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than to measures is a weak point in their mental constitution. A stranger reading for the first time our public papers, or gazing at our multitudinous caricatures, would think that the country was shaken to its very foundations by a few prominent names as if by Atlantian earthquakes. This is a reprehensible sacrifice of their own intelligence and independence of spirit made at the altar of egotism. It is not always the most fluent haranguer, the boldest denunciator, or the most necessitous claimant for office who makes the best administrator or the truest friend to the people. The avowed duplicity of Mr. Gladstone, for example, in allowing himself to be elected for Oxford at the very time that he was, by his own account, meditating the destruction of the Irish Protestant Church, takes away from any possible respect that can be entertained for in many respects a very clever man, but who does not possess that high sense of principle which is expected from a leading statesman. The men of Lancashire rejected the so-called honourable gentleman as their representative because the majority happened to be not only sound Protestants, but also because in every one of their large towns they are brought face to face with an Irish colony, which exhibits to them, in its social and religious characteristics, the fruits of a system which is dominated by Roman Catholicism. It is more than passing strange; it is humiliating to all true Englishmen, to see their country, at a time when the last strongholds of a medieval and barbarous dominion-Italy, Austria, and Spain-are throwing off the shackles and superstitions of a system that is destructive of all social, political, and religious freedom, vexed and torn by sentimental enthusiasts in its own bosom, sapped in its dearest rights by a foreign hierarchy, and threatened with spoliation to pacify a hostile and degenerate population. Luckily the triumph of the anti-English party is not yet insured, and they may depend upon it that there will be a stout resistance on the part of all true Protestants, whether of the Established Church, or the Presbyterian Church, or among the Dissenters, ere liberties won on the field of battle are handed over to the tender mercies of a foreign dominion. The spirit of our ancestors is not extinct if it is dormant. The upper classes have to a certain extent been carried away for the moment by church and collegiate seductions; the middle classes have in a similar way been to a certain extent indolent or indifferent; Presbyterians and Dissenters but also only to a certain extent-have been won over to the injury of their cause by the charms of the voluntary system, and by their envy or hatred of an Established Church; whilst the lower classes understand little of what is going on, or, if they do, rejoice in the prospects of a general discomfiture of all Church parties. It is the fashion to veil the future by denouncing all who expose the logical sequence of events as alarmists; but such a proceeding does not take away from the fact that such a state of the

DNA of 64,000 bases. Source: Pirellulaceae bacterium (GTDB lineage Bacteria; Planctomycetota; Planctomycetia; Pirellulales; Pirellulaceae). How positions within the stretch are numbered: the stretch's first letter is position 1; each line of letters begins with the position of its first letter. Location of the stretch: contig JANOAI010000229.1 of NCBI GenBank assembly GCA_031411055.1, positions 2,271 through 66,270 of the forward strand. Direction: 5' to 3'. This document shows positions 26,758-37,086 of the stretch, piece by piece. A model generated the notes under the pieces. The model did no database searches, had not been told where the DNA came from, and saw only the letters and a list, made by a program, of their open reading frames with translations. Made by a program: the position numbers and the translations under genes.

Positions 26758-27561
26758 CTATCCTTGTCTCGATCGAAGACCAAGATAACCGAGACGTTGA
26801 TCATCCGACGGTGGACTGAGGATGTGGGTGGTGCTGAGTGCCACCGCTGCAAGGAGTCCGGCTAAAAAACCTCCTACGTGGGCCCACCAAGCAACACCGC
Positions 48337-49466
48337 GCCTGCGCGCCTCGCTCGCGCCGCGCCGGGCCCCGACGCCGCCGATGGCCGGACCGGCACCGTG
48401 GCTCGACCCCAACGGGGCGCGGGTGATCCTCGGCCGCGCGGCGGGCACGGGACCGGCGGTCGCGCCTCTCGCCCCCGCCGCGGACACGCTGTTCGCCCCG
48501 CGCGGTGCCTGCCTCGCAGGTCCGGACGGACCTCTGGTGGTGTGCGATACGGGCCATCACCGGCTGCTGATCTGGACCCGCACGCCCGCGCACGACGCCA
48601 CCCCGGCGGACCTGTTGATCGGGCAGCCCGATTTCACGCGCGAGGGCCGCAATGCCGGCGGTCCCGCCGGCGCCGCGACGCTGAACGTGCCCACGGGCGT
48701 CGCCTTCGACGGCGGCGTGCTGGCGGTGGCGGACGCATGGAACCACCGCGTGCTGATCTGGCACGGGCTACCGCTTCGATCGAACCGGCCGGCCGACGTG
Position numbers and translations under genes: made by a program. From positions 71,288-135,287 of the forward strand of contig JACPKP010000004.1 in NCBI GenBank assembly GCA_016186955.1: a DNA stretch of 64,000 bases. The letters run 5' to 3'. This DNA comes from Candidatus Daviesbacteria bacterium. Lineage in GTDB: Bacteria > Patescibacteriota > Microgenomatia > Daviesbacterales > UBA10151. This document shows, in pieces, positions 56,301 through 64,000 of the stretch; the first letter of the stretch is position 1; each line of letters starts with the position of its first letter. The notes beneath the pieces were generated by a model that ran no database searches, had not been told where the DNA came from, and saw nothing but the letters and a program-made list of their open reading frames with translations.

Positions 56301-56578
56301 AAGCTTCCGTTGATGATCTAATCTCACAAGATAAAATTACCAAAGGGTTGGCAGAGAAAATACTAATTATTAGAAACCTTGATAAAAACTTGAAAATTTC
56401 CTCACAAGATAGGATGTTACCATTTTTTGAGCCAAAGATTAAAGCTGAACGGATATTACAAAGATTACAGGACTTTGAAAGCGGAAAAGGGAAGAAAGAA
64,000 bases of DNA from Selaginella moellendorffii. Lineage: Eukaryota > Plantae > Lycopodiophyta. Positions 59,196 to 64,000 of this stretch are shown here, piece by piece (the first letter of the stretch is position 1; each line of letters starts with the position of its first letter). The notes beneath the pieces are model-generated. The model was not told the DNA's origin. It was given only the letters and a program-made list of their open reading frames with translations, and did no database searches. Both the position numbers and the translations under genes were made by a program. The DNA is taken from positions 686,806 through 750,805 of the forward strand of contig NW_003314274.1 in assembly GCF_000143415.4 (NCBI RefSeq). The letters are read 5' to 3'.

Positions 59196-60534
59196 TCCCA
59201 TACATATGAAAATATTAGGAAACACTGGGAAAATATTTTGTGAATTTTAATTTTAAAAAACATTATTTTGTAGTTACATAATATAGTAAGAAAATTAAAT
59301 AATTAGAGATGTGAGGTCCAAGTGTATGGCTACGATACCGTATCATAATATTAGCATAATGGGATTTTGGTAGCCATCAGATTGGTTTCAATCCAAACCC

public mind bodes graver evils, if statesmen abet the mischief by aiding in its progress, and that sad for Old England will be the day when the real tendency of events becomes patent to all.

A church may exist without a state, as is exemplified by Romanism itself; but a state cannot thrive without a church. If, as a result of success in procuring the disestablishment or disendowment of the Protestant Church of Ireland, an attempt were made to separate Church and State in England, or to disendow the English Protestant Church, the landed interest, the aristocracy and the monarchy, might follow in the wake, for they have no stronger claims upon the people than has the national church. Dissent would also soon give way before a wealthy, organised, and ambitious foreign hierarchy, and it would have the satisfaction of knowing that it had laboured in its own destruction. Everything that has tended and contributed to make Great Britain what it is, a great, free, and powerful nation, the envy and admiration of the world, would be exchanged for popular anarchy or a demoralising superstition, which all experience has shown to be utterly incompatible with freedom of thought or action, or with national power and prosperity.